﻿ Influence of Differences in Materials, the Dimensions and Scape of the Material Undergoing Drying on the Drying Process

Influence of Differences in Materials, the Dimensions and Scape of the Material Undergoing Drying on...

Radivoje M. Topić, Goran R. Topić, Jelena R. Topić

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Influence of Differences in Materials, the Dimensions and Scape of the Material Undergoing Drying on the Drying Process

Radivoje M. Topić1,, Goran R. Topić2, Jelena R. Topić3

1Faculty of Mechanical Engineering University of Belgrade, Serbia

2Serbiagas, Belgrade, Serbia

3Energoprojekt, Belgrade, Serbia

Abstract

In this paper an original solution of a small capacity infrared dryer for home use for drying biological material is given. The dryer is transportable, with small dimensions and is characterized by a cylindrically shaped drying chamber. An infrared heater is placed in the center of the dryer. Five vertical cylinders with perforated walls for placing material in the drying process are positioned around the heater. Due to the construction of the mechanical transporter in the drying process the cylinders rotate around their vertical axis, thus leading to more uniform heating of the material volume and a stage radiation regime. The dryer dimensions are: maximal width 320 mm and height 450 mm. The dryer capacity of moist material is around 2, 5 kg. In the paper has defined the mathematical models for analysis of the influence of the material types, shape and dimensions of the surface undergoing on the drying process. Based on analytical equation, defined of the mathematical models, and drying kinetics were defined based on experimental results drying process of apples in infrared and convective dryer small capacity, gives the graphical dependence and corresponding analysis.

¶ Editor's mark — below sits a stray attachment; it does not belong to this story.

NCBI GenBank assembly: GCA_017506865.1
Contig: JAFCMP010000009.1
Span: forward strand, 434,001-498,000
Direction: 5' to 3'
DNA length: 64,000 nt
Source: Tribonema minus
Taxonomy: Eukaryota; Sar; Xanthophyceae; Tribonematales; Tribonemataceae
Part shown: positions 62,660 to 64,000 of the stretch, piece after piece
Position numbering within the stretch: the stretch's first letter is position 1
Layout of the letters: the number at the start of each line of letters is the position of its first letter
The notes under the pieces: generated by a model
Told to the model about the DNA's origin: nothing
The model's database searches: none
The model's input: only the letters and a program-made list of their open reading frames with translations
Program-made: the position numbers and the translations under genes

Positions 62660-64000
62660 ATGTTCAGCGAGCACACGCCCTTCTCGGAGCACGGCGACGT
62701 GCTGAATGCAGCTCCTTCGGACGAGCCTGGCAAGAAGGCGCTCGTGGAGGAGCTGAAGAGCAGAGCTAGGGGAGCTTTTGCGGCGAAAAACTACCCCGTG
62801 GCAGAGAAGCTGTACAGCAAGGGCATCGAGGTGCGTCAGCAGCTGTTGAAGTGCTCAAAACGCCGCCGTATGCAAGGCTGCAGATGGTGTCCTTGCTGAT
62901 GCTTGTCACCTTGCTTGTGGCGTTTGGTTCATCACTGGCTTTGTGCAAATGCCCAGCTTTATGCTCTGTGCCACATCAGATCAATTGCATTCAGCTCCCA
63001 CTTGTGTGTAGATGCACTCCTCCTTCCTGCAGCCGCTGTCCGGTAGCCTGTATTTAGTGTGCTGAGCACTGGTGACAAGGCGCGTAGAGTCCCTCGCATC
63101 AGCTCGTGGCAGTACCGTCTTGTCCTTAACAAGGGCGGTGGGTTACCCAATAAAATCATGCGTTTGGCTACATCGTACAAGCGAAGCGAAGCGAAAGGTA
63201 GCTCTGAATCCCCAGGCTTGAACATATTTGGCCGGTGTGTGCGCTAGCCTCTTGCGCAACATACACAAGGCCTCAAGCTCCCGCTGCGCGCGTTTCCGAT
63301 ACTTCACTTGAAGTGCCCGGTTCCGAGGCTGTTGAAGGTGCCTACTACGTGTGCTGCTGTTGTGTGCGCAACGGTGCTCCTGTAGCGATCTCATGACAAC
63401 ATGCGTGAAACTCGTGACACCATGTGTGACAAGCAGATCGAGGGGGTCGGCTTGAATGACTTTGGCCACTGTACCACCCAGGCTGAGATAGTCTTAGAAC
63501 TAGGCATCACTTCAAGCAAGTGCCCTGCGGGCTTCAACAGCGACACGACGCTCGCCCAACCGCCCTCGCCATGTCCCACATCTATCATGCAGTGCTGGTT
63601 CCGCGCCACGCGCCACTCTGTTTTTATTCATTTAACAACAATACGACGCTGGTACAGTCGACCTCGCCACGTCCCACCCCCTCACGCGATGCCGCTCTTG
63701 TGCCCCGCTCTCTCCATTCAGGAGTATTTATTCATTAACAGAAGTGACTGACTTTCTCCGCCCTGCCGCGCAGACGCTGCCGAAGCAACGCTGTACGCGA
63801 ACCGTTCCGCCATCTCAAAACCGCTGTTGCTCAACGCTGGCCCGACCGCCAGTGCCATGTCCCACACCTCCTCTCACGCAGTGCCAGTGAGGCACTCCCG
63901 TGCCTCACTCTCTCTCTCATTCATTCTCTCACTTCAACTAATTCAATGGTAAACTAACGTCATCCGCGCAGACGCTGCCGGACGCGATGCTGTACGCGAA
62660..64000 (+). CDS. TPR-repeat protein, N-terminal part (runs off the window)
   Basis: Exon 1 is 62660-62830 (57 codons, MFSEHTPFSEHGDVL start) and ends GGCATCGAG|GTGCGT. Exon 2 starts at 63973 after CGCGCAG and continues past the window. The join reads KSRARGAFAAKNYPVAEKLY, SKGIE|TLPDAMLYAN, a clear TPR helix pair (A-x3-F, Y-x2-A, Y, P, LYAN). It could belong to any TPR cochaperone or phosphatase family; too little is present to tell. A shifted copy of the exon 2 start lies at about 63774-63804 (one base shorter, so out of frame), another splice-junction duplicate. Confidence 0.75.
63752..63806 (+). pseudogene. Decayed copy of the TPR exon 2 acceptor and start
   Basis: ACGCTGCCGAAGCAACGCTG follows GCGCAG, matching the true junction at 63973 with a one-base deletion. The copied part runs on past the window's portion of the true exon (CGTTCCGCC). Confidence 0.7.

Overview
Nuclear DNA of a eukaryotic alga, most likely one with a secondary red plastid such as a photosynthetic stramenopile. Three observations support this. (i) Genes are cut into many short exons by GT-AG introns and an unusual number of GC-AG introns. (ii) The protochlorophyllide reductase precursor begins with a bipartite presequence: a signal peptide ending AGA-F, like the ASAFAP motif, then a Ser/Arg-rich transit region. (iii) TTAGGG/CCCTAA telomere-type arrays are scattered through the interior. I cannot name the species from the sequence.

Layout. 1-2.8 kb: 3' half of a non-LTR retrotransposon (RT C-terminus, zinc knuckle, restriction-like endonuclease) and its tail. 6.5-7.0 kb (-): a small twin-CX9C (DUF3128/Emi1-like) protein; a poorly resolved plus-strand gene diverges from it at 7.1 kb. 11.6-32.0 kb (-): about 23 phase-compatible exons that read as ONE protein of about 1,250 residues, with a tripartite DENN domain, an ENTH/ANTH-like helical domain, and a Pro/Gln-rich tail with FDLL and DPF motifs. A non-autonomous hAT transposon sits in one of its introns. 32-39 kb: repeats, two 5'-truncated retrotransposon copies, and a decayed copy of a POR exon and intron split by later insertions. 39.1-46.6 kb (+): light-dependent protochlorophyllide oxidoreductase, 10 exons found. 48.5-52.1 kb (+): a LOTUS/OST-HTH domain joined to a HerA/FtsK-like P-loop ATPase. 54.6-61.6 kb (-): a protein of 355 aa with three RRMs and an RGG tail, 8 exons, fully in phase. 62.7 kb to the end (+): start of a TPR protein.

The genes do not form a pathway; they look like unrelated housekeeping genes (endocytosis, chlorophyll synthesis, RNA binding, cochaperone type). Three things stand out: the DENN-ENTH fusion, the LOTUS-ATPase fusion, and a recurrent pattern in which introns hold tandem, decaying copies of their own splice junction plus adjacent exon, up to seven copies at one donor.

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Cite this article:

• Topić, Radivoje M., Goran R. Topić, and Jelena R. Topić. "Influence of Differences in Materials, the Dimensions and Scape of the Material Undergoing Drying on the Drying Process." American Journal of Food Science and Technology 2.2 (2014): 62-66.
• Topić, R. M. , Topić, G. R. , & Topić, J. R. (2014). Influence of Differences in Materials, the Dimensions and Scape of the Material Undergoing Drying on the Drying Process. American Journal of Food Science and Technology, 2(2), 62-66.
• Topić, Radivoje M., Goran R. Topić, and Jelena R. Topić. "Influence of Differences in Materials, the Dimensions and Scape of the Material Undergoing Drying on the Drying Process." American Journal of Food Science and Technology 2, no. 2 (2014): 62-66.

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1. Introduction

Infrared drying has been investigated as a potential method for obtaining high quality dried foodstuffs, including fruits, vegetables and grains. However, infrared drying and drying kinetics has been reported till now. Therefore, the scientists at Faculty of Engineering, Department of Chemical Engineering, Firat University, Turkey conducted studies with there objectives [1]. Presently, infrared (IR) drying, which is the most efficient form of electromagnetic radiation for heat transfer, has been gaining interest in the agro-industry because of its high thermal efficiency, fast heating response time, and direct absorbability by the material. This drying technology has appeared as one of the potential alternatives to the traditional heating methods for obtaining high-quality dried food, because of several intrinsic advantages, such as simplicity of the required equipment, easy adaptation of the IR heating with conductive, convective, and microwave heating, and significant energy conservation [2]. Bearing in mind the advantages of the infrared radiation based drying process and the set - backs of the conventional solutions, a new design solution of the dryer is defined. Wet material intended for drying represent gray bodies from the radiation aspect. The analysis of the drying process presents the issue of the suitability of use of the interrupted radiation of the humid material, compared to the combination of infrared heating of the material with air-cooling, or to the aging period. The maximum drying intensity and the required quality of the material is achieved only when the spectral characteristics of the radiation source are coordinated with the optical characteristics of the dried material.